How about a small chemical heater of some sort that cleanly and
efficiently metabolizes some substance and generates heat as a
byproduct? Like an ideal fuel cell? Humans maintain an average body
temp of 98.6F from metabolizing a variety of molecules broken
down from food substances; couldn't something much much simpler
than a life form perform something similar for the specific purpose
of generating varying levels of heat efficiently? Is breaking down
water from melting snow, slowly burning the H and exhausting the O2
possible in a tiny device with today's tech? This would seem a
practical level of tech for camping in cold environments with
moisture in some form present.
One problem I see with the "mister fusion" idea is what are the
consequences of pitching the product in the garbage? Would even
nanotech be able to break down all of the elements in the device?
At the very least, you would have to have nanotech for the assembly
and breakdown of such devices; even if the devices themselves were
relatively safe, mass-producing and disposing of them using today's
technology would probably be extremely hazardous.
Not to mention the PR issues revolving around the safety factor of
little Johnny cranking up the heat and slamming the thing with a
hammer. Even if the device itself were 100% safe, along with the
production and disposal (assuming nanotech), any of the words
associated with "nuclear" or "fusion" would probably keep it off
the market long after it first technologically viable to safetly
make and sell. People heavily protested a little battery being
lobbed into the void of space (the Cassini Saturn probe).
Although it might be hard to make money off of (legally), there's
probably nothing to prevent hobbyist from downloading the specs
for the device and nano-assembling it themselves, assuming the
proper element(s) could be obtained (that's probably the sticky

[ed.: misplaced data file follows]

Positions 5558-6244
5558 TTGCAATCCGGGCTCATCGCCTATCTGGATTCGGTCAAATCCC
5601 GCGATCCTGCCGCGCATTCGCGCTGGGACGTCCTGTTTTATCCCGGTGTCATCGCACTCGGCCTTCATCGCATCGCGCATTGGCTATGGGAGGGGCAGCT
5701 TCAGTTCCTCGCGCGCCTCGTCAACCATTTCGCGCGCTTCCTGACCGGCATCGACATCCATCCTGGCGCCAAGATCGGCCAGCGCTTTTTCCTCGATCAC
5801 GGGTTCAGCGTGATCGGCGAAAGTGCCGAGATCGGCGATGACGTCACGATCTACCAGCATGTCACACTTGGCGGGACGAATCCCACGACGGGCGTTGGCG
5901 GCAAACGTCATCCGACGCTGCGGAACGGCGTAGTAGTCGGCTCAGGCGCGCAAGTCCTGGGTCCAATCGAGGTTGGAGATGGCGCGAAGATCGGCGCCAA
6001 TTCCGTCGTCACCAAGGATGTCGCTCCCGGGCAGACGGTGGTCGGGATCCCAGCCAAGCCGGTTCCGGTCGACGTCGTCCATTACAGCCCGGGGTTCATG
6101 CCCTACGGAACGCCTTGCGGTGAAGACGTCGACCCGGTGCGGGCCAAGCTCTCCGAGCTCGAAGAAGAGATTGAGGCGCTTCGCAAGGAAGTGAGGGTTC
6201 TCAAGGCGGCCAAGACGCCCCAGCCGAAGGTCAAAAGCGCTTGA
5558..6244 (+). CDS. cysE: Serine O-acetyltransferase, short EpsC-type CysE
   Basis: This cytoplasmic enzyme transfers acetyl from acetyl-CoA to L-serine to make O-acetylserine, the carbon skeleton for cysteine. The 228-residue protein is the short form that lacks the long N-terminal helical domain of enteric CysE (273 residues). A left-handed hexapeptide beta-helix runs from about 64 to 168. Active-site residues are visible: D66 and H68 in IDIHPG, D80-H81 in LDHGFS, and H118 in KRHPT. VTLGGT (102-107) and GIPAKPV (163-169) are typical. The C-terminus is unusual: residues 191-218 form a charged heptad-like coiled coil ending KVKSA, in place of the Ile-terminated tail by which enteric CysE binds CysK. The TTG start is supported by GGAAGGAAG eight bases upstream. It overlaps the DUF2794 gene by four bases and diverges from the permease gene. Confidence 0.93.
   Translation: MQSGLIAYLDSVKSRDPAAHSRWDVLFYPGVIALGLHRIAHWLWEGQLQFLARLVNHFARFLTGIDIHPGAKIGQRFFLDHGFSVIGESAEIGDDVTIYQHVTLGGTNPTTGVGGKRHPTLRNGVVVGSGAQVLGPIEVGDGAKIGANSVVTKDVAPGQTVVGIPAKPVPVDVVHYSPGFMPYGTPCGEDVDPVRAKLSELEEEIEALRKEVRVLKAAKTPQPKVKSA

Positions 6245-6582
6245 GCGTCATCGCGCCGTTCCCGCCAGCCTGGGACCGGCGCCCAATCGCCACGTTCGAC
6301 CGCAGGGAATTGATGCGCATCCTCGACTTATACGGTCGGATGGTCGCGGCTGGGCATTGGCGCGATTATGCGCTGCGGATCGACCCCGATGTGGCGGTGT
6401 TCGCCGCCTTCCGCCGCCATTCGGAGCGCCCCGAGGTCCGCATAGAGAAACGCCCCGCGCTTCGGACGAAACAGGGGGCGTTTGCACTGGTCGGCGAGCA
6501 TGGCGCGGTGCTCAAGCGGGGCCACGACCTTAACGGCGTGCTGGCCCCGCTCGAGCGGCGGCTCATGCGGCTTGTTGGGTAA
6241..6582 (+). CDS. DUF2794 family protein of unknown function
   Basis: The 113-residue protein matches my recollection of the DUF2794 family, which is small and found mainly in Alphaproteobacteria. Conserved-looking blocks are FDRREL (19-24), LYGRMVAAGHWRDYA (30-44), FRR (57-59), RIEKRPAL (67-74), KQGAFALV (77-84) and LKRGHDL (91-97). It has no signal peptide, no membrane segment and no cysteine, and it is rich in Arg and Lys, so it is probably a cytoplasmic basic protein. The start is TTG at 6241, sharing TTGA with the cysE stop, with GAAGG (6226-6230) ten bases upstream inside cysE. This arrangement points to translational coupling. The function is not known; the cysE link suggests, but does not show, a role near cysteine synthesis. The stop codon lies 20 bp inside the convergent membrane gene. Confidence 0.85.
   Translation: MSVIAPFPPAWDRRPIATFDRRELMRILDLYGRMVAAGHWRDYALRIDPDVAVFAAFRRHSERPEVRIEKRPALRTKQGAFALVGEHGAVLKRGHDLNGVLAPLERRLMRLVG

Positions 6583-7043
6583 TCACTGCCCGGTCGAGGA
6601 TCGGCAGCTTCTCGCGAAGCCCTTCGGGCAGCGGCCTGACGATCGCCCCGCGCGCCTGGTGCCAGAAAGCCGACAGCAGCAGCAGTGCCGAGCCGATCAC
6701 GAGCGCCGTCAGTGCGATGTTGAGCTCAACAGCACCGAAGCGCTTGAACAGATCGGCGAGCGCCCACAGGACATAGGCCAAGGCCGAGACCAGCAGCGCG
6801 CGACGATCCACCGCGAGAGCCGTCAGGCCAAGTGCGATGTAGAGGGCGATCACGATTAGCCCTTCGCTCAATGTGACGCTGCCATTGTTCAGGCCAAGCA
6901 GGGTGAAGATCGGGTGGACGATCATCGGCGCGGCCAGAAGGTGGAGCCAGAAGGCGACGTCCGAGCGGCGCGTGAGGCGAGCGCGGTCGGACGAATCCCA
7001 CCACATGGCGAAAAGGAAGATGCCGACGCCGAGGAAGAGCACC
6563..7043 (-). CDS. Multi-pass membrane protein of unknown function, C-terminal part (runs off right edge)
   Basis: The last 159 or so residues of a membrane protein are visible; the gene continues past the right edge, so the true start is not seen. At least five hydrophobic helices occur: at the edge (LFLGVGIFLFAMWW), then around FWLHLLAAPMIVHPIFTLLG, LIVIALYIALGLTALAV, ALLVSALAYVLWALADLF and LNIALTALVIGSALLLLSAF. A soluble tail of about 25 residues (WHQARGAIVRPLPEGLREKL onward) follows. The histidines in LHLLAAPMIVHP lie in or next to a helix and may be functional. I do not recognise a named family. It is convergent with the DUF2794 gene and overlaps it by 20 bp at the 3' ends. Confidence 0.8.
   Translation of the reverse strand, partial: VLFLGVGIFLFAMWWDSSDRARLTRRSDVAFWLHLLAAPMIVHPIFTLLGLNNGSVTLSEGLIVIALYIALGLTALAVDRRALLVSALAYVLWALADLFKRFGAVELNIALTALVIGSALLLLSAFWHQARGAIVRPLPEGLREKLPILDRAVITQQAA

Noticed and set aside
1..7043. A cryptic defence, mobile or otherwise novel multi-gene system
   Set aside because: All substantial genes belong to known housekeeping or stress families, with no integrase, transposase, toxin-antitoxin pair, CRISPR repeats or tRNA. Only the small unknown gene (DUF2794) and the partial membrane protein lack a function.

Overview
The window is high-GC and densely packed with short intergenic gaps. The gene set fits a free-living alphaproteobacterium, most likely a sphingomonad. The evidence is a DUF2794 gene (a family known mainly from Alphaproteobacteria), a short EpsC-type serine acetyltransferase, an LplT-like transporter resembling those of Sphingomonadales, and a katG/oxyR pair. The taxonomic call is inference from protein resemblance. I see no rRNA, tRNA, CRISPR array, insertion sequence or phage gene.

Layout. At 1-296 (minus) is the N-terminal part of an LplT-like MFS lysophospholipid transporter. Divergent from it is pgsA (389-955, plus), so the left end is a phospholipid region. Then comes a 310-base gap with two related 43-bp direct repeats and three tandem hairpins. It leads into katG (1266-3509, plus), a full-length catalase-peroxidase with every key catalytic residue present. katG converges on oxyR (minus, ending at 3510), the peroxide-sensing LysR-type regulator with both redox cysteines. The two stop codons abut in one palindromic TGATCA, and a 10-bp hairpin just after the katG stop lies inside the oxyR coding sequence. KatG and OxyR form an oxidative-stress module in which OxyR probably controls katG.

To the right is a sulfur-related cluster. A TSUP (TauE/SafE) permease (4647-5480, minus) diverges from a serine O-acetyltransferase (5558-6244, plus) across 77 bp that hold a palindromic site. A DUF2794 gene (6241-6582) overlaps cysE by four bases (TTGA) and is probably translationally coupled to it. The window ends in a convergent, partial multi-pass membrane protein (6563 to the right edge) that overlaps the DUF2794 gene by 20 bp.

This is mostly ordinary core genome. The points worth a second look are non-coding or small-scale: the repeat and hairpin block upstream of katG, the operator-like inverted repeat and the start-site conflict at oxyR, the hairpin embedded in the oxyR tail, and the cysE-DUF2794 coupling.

issue that opens a really really big can of worms: if it were
easy, then why not a 100mton explosive device?...). Laws may not
be as strict outside Earth's biosphere, but then who would want
to manufacture personal heater devices "out there" unless they
could sell them "here" or other places for use in uncontrolled
temperature environments (like the surfaces of planets)?...
Technology-wise, Mr. Fusion is a great idea. ;)
> I've heard that traditional Korean houses are heated by a
> wood-burning stove under the house whose chimney is a meandering
> ceramic pipe buried in the floor. A high-tech version of this might
> let you put the burner outside the tent while still getting nearly
> all the heat into the tent.
That's sounds like a good innovation that could be applied for
today's camping gear. You might even invert this: have the (tiny)
heater sit inside the tent, and have small, flexible, insolated
pipes (hoses?) vent in air and out exhaust. Or would this be
an unworkable contraption on the small-scale? Maybe an arctic
survival heater similar to this already exists? Or would this be
an unworkable contraption on the small-scale?
[Adam Foust] * email@example.com * http://farthest.com